• Module 1 (M1): consists of a binary group conv and a binary full conv. A real fully conv follows when there is a spatial dimension shrinkage. (see Figure 3 - the left figure).

  • Module 2 (M2): uses group convolution for real full conv to further reduce the computational cost. The group is also searched along with the binary group conv.

  • Module 3 (M3): is made up of two binary conv layers instead of one, and then concatenate them to obtain the same dimension.

In the next section, we describe a training scheme based on randomized group through weight sharing to force the binary neural network to converge.

Figure 3: Illustration of network module modification.

3.2.3 Randomized Groups via Weight-sharing

In the search stage, a fitness function (e.g., accuracy of the model) is computed to help explore optimal group combinations. However if we naively calculate accuracy of a binary model without training with data samples (i.e., images), it does not guarantee that the optimal model is able to learn the distribution of the target dataset. Therefore, to leverage important information from a given dataset for evolutionary search, we propose a method to train the binary model along with randomized group combination via weight-sharing in each training iteration. To ease the implementation, full convolutions are initialized and cropped with randomized groups in each iteration via weight-sharing. The weight-sharing is depicted in Figure 4.

Figure 4: Illustration of a 2D weight sharing. For example, in a filter, weights can be shared within groups of , , and .

3.2.4 Training Procedure

Binary neural network is an active and progressive research topic with prominent works [38, 32, 45]. Training neural networks of 1-bit weights is a difficult task because feature representation often has narrow value range which seems to be impossible to fit the target large-scale dataset for classification. XNOR-Net [39] utilizes full precision weight values to derive real value scaling factors which play crucial role in amplifying the magnitude of binary weights and activations. The optimization is formulated as follows:


can be weights or activations and are scaling factors. The optimal solution for Equation 6 is and . Bi-RealNet [32] and MoBiNet [38] make use of skip connections to enhance the performance of binary neural networks. With that flavor, we manipulate the skip connections together with scaling factors to facilitate the training procedure. Here follows the summary of our training:

  • For each iteration, we train binary neural networks with random group combinations. For instance, if the network has 13 layers, the groups corresponding to these layers are randomized within possible divisors of input channels. This randomization helps 1-bit models become robust against group changes when searching.

  • Evolutionary search described in Algorithm 1 is applied to seek for optimal groups. An ablation study is conducted in Section 4.2 to prove that our search approach is more efficient than arbitrary randomized groups.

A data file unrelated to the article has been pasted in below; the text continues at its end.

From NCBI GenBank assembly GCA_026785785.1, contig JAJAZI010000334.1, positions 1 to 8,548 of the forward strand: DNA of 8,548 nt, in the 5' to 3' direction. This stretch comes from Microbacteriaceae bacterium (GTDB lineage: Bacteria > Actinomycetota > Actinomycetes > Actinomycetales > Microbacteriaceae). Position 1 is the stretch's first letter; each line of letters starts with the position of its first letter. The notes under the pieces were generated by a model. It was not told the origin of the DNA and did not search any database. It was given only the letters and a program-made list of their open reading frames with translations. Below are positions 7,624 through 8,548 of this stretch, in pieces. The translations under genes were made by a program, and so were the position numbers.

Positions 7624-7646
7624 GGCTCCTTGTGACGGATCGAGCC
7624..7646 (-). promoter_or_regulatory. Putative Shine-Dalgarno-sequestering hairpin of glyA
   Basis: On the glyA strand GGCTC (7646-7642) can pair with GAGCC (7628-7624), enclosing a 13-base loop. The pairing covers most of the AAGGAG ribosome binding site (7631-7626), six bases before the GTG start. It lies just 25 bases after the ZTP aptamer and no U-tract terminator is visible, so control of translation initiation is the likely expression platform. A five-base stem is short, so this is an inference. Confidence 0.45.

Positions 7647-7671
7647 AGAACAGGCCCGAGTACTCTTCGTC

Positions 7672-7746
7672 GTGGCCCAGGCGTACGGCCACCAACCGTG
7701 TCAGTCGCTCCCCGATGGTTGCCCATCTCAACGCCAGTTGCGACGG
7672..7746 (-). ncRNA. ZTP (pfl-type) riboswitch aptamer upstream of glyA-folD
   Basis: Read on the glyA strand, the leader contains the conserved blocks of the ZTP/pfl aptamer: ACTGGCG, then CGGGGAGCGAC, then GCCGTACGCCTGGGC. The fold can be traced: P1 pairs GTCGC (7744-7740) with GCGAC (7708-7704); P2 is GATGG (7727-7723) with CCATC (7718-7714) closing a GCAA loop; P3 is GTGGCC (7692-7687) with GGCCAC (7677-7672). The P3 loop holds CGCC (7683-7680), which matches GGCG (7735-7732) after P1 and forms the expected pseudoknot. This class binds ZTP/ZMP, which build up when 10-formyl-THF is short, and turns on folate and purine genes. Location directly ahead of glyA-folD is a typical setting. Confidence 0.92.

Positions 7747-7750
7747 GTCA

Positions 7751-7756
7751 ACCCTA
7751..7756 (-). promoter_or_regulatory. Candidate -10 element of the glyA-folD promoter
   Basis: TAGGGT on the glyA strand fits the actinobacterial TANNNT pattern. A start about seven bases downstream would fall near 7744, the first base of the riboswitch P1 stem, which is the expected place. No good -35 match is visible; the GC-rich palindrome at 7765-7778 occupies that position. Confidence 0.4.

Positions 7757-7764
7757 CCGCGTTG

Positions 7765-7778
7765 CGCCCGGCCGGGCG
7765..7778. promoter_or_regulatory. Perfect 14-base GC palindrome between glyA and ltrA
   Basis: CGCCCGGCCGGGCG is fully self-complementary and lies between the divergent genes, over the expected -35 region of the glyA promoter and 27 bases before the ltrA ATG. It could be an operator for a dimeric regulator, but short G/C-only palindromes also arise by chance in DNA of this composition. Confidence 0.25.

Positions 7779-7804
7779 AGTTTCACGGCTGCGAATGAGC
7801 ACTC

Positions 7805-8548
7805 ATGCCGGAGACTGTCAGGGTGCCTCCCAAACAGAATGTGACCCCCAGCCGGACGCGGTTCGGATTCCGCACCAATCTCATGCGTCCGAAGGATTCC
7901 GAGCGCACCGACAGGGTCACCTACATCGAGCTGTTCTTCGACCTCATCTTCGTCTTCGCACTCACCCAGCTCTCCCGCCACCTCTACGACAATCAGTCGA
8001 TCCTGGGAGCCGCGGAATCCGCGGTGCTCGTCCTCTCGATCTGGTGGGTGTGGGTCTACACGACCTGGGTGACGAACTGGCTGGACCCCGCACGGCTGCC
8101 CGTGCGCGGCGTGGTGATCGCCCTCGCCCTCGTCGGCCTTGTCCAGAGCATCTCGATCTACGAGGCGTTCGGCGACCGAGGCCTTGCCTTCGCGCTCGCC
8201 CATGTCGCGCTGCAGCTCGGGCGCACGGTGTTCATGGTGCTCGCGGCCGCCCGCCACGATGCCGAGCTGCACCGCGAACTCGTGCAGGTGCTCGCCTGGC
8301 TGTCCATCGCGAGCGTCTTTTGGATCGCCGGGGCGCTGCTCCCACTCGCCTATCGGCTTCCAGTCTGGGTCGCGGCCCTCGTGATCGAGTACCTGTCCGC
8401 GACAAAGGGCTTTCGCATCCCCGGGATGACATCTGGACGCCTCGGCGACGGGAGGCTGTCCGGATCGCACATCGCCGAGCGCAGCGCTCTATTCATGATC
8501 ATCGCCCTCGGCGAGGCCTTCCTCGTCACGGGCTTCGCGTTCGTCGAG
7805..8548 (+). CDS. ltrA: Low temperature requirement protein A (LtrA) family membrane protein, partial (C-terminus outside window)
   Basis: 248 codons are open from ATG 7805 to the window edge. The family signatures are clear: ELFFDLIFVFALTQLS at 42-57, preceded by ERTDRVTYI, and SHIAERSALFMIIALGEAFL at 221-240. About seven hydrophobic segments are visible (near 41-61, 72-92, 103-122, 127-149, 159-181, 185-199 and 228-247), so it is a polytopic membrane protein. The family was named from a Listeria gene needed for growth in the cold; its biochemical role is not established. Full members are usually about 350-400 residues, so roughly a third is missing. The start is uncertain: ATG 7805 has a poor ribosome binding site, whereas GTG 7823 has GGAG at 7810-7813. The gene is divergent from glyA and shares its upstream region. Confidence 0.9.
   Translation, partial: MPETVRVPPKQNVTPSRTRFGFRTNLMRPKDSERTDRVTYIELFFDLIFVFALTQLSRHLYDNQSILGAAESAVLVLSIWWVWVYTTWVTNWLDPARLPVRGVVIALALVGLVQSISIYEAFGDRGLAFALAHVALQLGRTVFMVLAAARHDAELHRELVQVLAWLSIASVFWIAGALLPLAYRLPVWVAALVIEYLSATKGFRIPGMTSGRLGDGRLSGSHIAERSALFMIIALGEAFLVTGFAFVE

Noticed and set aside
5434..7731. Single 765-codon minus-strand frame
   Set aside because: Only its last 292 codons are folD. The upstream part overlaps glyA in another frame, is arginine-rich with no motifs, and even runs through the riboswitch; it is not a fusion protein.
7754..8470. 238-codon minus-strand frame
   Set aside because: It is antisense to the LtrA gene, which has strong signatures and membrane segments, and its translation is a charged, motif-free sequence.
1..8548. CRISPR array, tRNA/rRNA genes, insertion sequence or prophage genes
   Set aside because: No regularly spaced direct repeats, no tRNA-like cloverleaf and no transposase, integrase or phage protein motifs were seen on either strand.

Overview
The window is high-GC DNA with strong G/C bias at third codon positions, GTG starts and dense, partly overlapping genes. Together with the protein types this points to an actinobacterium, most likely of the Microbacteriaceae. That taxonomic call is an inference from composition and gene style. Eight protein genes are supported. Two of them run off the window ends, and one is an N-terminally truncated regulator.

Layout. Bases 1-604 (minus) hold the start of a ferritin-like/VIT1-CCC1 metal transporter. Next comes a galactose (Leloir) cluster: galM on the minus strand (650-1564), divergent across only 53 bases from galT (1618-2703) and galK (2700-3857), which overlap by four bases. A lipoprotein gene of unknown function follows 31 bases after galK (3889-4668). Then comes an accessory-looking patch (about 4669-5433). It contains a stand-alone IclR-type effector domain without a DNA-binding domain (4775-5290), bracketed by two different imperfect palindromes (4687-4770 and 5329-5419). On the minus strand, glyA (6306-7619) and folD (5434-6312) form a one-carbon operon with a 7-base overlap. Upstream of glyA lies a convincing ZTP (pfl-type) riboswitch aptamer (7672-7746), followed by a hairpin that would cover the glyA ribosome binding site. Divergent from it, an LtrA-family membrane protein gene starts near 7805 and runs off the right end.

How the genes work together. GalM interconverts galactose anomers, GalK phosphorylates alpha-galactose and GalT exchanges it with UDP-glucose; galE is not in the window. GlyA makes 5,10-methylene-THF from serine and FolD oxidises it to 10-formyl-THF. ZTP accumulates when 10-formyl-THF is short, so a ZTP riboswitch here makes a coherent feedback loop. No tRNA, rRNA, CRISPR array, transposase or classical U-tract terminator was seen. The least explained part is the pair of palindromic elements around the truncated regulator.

• We train from scratch the final binary models with optimal group convolution. All steps run on large scale ImageNet-1k [9].

The training pseudo-code is illustrated in Algorithm 2 and visualized in Figure 2.

Input: Full binary neural model and inputs for evolutionary search
Output: New optimal binary neural model with new group structure.

2:  Initialize Binary Models
3:  for i=1:Iteration do
4:        # random group
6:  end for
7:     # search group using Algorithm 1
Algorithm 2 Overall Training BNNs

4 Experiments

In this section, we demonstrate the performance evaluation of our proposed method. First, we describe experiment setups and implementation details. Second, to prove our weight-sharing group search mechanism more effective and reasonable than naively random search we compare the training performance with randomized groups in ablation studies. Third, we evaluate the search groups with uniform normal groups to investigate the fact that for each level of feature representation, the number of groups should be different. Then we compare with the state-of-the-arts to see improvement impacts of our proposed BNNs. Finally, the computation analysis are presented. All experiments including searching, training, and testing are conducted on the large-scale dataset of ImageNet2012-1k. We analyzed the results regarding three metrics: Top-1, Top-5 classification accuracy on ImageNet dataset, and number of FLOPs.

4.1 Experimental Setups

Dataset. The image dataset we used to demonstrate the effectiveness of our framework is ILSVRC2012 [9], a dataset containing 1.2M and 50K image samples for training and testing respectively. The dataset has 1000 classes. Most of the previous works such as XNOR-Net [39], Bi-RealNet [32], CI-BCNN [45], and MoBiNet [38] also used this dataset to evaluate their model performance.

Implementation details and setups. Our training pipeline consists of three main stages: train binary architecture with randomized groups, search groups for convolutional layers via evolutionary method, and train the final models with searched groups from scratch. We train on basic blocks modified from MobileNet to improve the performance of binary models, mentioned in Section 3.2.2. Each image is scaled up to . In training, images are randomly cropped to . In testing, they are centrally cropped to . When training, real-valued filters are saved in RAM to compute update values in backpropagation via Equation 3 and then are binarized in inference stage. In the first stage of the training pipeline, we used batch size of images to train the 1-bit models with random groups and learning rate of in epochs. In the search stage, the number of populations, crossovers, mutations are , , respectively and the searching runs iterations to find optimal group structure. In the end of the pipeline, we train the final models from scratch with batch size , learning rate , number of epochs . All training stages use Adam Optimizer [21], momentum , and update learning rate through linear decay. FLOPs are calculated following the suggestion of [32, 45] for fair comparison. Training is conducted on four RTX 2080 Ti GPUs 24GB and searching is on one GPU.